Weekly Digest – 12 October 2022
Welcome back to our Weekly Digest. Read on for the latest updates and some ideas to help us all move forward.
Cost of a Thanksgiving meal up 12% this year
Thanks to inflation, turkey dinner over the weekend was more expensive. The estimated average cost to cook a traditional holiday meal now comes in at a total of $203.95 for a family of four, with some leftovers
Pandemic changes beneficial to working mothers
As most of us shifted to remote and hybrid work during the pandemic, working mothers realized the new arrangement allowed them to better tend to both their jobs and their families. Many are now advocating for conditions to stay this way to keep women in the workforce.
BOC committed to lowering inflation no matter the cost
Bank of Canada governor Tiff Macklem said last week that the Bank of Canada is focused on lowering the rate of inflation, even if that comes at the cost of jobs.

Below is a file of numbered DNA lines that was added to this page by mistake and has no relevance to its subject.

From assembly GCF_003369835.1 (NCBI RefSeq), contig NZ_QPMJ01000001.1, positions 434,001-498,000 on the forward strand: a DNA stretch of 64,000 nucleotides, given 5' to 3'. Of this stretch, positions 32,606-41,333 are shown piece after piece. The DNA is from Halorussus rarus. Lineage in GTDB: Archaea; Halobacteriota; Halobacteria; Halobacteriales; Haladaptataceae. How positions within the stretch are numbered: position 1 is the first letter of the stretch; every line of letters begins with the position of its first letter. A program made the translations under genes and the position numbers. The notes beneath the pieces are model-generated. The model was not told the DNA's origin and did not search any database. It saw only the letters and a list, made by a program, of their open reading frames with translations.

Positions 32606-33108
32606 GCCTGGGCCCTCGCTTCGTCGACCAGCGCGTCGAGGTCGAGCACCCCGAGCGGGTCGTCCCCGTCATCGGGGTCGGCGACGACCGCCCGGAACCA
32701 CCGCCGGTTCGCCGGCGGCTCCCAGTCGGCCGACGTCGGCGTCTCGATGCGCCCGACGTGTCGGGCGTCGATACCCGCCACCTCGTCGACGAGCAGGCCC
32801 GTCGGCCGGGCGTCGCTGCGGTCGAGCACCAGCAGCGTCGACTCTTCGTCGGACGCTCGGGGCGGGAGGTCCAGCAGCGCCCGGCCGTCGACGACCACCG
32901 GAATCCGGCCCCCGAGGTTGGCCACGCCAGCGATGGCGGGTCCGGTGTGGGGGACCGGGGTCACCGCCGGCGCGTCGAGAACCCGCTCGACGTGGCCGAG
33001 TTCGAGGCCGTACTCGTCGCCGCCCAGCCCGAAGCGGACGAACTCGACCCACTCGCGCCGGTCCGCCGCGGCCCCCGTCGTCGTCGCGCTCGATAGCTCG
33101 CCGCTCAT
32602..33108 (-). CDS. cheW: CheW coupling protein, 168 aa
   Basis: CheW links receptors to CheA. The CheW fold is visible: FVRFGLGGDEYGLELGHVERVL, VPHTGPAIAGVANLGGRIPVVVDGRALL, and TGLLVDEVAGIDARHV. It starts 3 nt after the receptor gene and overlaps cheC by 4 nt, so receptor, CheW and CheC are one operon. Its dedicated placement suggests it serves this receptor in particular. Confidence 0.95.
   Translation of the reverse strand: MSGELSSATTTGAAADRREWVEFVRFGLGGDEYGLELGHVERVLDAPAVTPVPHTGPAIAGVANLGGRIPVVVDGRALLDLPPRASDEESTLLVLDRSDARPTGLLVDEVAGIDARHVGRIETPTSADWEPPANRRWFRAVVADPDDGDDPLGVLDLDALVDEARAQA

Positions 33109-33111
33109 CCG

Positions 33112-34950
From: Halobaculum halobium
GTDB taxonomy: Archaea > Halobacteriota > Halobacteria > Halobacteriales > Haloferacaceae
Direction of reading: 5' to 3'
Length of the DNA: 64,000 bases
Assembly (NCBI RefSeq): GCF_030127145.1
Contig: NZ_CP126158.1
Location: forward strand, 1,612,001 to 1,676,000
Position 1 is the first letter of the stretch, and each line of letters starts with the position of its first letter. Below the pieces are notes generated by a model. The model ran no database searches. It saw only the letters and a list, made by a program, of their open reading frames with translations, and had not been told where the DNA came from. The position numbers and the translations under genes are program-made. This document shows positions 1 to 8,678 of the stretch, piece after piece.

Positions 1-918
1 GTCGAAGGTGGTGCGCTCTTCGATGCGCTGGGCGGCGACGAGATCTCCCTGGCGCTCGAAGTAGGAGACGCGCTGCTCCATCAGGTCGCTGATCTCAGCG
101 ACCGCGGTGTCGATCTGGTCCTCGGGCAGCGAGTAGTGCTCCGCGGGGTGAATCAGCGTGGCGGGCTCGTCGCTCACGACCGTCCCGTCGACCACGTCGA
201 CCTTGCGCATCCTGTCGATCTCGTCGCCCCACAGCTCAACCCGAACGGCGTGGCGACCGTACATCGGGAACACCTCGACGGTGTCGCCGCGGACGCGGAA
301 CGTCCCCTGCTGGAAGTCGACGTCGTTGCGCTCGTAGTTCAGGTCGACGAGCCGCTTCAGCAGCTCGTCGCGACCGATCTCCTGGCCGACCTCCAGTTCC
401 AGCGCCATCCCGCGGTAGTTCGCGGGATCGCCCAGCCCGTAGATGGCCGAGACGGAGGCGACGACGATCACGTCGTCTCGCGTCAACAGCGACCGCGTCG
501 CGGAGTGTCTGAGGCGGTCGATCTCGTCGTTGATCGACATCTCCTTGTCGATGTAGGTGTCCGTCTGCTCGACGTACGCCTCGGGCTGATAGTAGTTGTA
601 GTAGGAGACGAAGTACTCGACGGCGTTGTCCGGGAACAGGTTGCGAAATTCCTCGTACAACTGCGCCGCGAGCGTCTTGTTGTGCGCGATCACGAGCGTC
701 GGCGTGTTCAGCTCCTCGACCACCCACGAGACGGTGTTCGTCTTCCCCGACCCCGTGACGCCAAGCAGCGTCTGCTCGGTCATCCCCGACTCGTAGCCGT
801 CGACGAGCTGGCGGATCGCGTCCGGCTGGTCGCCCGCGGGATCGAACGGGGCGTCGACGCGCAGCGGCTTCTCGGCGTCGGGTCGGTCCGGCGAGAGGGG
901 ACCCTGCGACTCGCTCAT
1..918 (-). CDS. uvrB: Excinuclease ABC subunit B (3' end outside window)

New fee in effect immediately when paying with credit cards
Starting last week, retailers and other businesses are allowed to charge customers a fee every time they swipe their credit card. The new rule allows businesses to pass on the fee to the customer that credit card providers charge for the convenience of using their card.
Jobless rate inches lower to 5.2%
Canada added 21,000 jobs last month, though the labour force shrank by the same amount. The difference is attributed to those who voluntarily chose not to seek work last month.
Former US Federal Reserve chief wins Nobel prize
Former US Federal Reserve chief Ben Bernanke, who led the central bank during the 2008 financial crisis, is one of three recipients of this year’s Nobel prize in economics.
Chinese chip stocks fall after sweeping new regulations
Chinese chip stocks fell Monday after the U.S. announced new export controls aimed at limiting Beijing’s ability to produce advanced military systems. The rules expand on attempts to curb Chinese companies’ access to key tech.
Elon Musk’s Twitter deal set to be a case study for generations
In a surprising twist, it looks like Elon Musk’s purchase of Twitter may go through after all. With all of the ups and downs, many experts say the ordeal will be “immortalized in case studies for future captains of industry”.
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